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+ - Mathematicians Devise Typefaces Based On Problems of Computational Geometry->

Submitted by KentuckyFC
KentuckyFC (1144503) writes "Typeface design is something of an art. For many centuries, this art has been constrained by the materials available to typographers, mainly lead and wood. More recently, typographers have been freed from this constraint with the advent of digital typesetting and the number of typefaces has mushroomed. Verdana, for example, is designed specifically for computer screens. Now a father and son team of mathematicians have devised a number of typefaces based on problems they have studied in computational geometry. For example, one typeface is inspired by the folds and valleys generated by computational origami designs. Another is based on the open problem of “whether every disjoint set of unit disks (gears or wheels) in the plane can be visited by a single taut non-self-intersecting conveyer belt.” Interestingly, several of the new typefaces also serve as puzzles in which messages are the solutions."
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Comment: Don't start rethinking the Bill of Rights. (Score 1) 1633

by purplie (#46772073) Attached to: Retired SCOTUS Justice Wants To 'Fix' the Second Amendment

Yeah the Second Amendment sucks. But the Bill of Rights is too important. PLEASE DON'T MESS WITH THE BILL OF RIGHTS.

Do you really want to open up a discussion on whether freedom of speech or freedom of religion needs a little "fixing"? For every enumerated right that you care about, there are huge numbers of people who'd be glad to see it deleted.

Comment: Requires good password rules (Score 1) 277

If 1/10 of users use "password" as the password, randomly pick a set of N users (where N is the "threshold", they suggest a small number like 1<N<5) and assume their password is "password". It will only take around (1/10)^N attempts for the assumption to be correct, and then you can derive the key. So to be effective it really relies on good password rules.

To another point, if only administrators have threshold accounts, this has the same result (and is more complicated) than using Secret Sharing to have N administrators share an ordinary encryption key (which would then be retained only in memory) for encrypting the salted hashes.

BTW look toward the bottom of the paper for a nice roundup of alternative techniques.

+ - "Search the Web, Plant a Tree—Every Minute"->

Submitted by purplie
purplie (610402) writes "From Scientific American:

"A few more socially minded search engines like Goodsearch and Everyclick donate a few cents to charity when you seek or shop. But one site begun in 2009, Ecosia, donates a whopping 80 percent of its ad revenue to a program that plants trees in the Brazilian rainforest to counter the rapid deforestation there. Ecosia has become popular enough that it recently hit an impressive benchmark: it is now replanting a tree a minute.""

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Comment: spread the pain (Score 1) 614

by purplie (#41720193) Attached to: FTC Offers $50,000 For Best Way To Stop Robocalls

How about this one: every time you get a robocall, call your phone company, the FTC, and your senator to complain.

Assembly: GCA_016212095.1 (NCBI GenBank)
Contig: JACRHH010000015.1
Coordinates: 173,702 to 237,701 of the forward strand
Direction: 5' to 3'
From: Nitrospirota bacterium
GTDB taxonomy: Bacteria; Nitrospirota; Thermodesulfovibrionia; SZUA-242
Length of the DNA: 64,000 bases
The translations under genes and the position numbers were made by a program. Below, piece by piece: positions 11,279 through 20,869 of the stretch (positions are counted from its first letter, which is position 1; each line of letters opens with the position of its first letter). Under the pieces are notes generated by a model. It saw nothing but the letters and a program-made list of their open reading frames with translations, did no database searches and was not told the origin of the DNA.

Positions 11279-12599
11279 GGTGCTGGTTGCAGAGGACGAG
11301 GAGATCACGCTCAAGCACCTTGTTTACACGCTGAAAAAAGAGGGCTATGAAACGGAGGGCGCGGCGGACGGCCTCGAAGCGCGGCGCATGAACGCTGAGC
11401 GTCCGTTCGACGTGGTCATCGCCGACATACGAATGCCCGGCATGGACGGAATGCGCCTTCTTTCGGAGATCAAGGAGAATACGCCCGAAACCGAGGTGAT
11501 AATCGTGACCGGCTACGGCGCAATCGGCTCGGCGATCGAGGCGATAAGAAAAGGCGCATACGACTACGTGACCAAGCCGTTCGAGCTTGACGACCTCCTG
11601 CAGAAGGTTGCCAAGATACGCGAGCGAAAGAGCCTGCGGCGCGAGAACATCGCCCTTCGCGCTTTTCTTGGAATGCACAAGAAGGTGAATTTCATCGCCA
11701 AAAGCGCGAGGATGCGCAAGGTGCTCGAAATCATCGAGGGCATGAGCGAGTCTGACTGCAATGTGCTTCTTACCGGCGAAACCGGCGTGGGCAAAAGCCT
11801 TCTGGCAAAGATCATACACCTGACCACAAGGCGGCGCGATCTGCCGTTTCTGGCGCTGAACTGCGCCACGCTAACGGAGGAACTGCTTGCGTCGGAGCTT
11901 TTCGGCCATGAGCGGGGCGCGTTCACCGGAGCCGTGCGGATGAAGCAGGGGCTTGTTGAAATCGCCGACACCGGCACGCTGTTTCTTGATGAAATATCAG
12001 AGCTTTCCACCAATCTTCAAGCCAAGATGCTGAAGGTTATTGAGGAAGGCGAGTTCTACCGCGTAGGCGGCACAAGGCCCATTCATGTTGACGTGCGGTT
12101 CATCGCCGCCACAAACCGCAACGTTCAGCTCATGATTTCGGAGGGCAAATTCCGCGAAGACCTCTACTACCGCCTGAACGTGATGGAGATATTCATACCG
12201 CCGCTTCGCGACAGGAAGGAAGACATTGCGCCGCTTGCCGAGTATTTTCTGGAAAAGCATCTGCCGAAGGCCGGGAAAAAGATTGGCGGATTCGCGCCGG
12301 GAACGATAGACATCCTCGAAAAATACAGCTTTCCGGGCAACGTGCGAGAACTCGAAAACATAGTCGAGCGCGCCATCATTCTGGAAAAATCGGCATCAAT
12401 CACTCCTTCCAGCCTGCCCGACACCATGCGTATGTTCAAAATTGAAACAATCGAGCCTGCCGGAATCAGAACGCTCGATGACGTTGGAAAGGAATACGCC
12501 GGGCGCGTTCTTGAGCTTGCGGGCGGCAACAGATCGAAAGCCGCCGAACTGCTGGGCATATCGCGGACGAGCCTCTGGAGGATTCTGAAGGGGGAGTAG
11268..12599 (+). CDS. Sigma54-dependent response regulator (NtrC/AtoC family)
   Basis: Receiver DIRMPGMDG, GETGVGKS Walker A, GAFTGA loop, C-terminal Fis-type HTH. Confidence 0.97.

(How about this one: do whatever it is you're doing to block these calls from cellphones. I haven't got one on my cell in a couple of years.

How about this one: tell your phone company they need to block them or you'll switch. (Then do it.)

How about this one: "Can you call me back on my other phone?" Give them an FBI number.)

Comment: Completely wrong idea (Score 1) 212

by purplie (#41720123) Attached to: Standard For Electric Car Charging Announced
We need a standard for swappable batteries, so you can pull up to a fueling station, have your exhausted batteries replaced in under a minute, and drive on.

OK, yeah there are potential issues of fraud with getting served with an undercharged battery. There would have to be some mostly-trusted monitoring tech to record actual energy extracted, and we'd have to eat whatever fraud slips by. But electric cars will never become mainstream until the long-distance travel issue is addressed, by (1) swappable batteries, (2) batteries rechargeable in a couple of minutes, or (3) gas prices so high that people will put up with waiting a long time for recharges at waystations.

Comment: Ease of book creation isn't the problem (Score 1) 396

by purplie (#38731862) Attached to: Apple Intends To 'Digitally Destroy' Textbook Publishing
By itself, allowing more people to create books quickly isn't going to make a difference

Lots of good books already get published that aren't used for education, because textbook selection isn't based on quality or price, it's based on politics, and on complex, draconian, ever-changing standards --- which are so difficult to keep up with that perhaps $150 isn't surprising.

Comment: Fair's fair. (Score 5, Insightful) 413

by purplie (#38658416) Attached to: Amazon To Collect Indiana Sales Tax In 2014
Retailers gripe about people using their shop for browsing, then buying on Amazon --- but nobody mentions the people (I'm one) who use Amazon for reading reviews, while they're shopping and buying in the retail store.

As far as the tax goes --- I don't buy it. Local taxes help pay for local services. The fireman will come if there's a fire in their shop. Amazon already pays taxes in the location where they do business, and the fireman will come if there's a fire in their warehouse. And UPS and other shippers pay taxes where they operate, too.

Neutrinos are into physicists.

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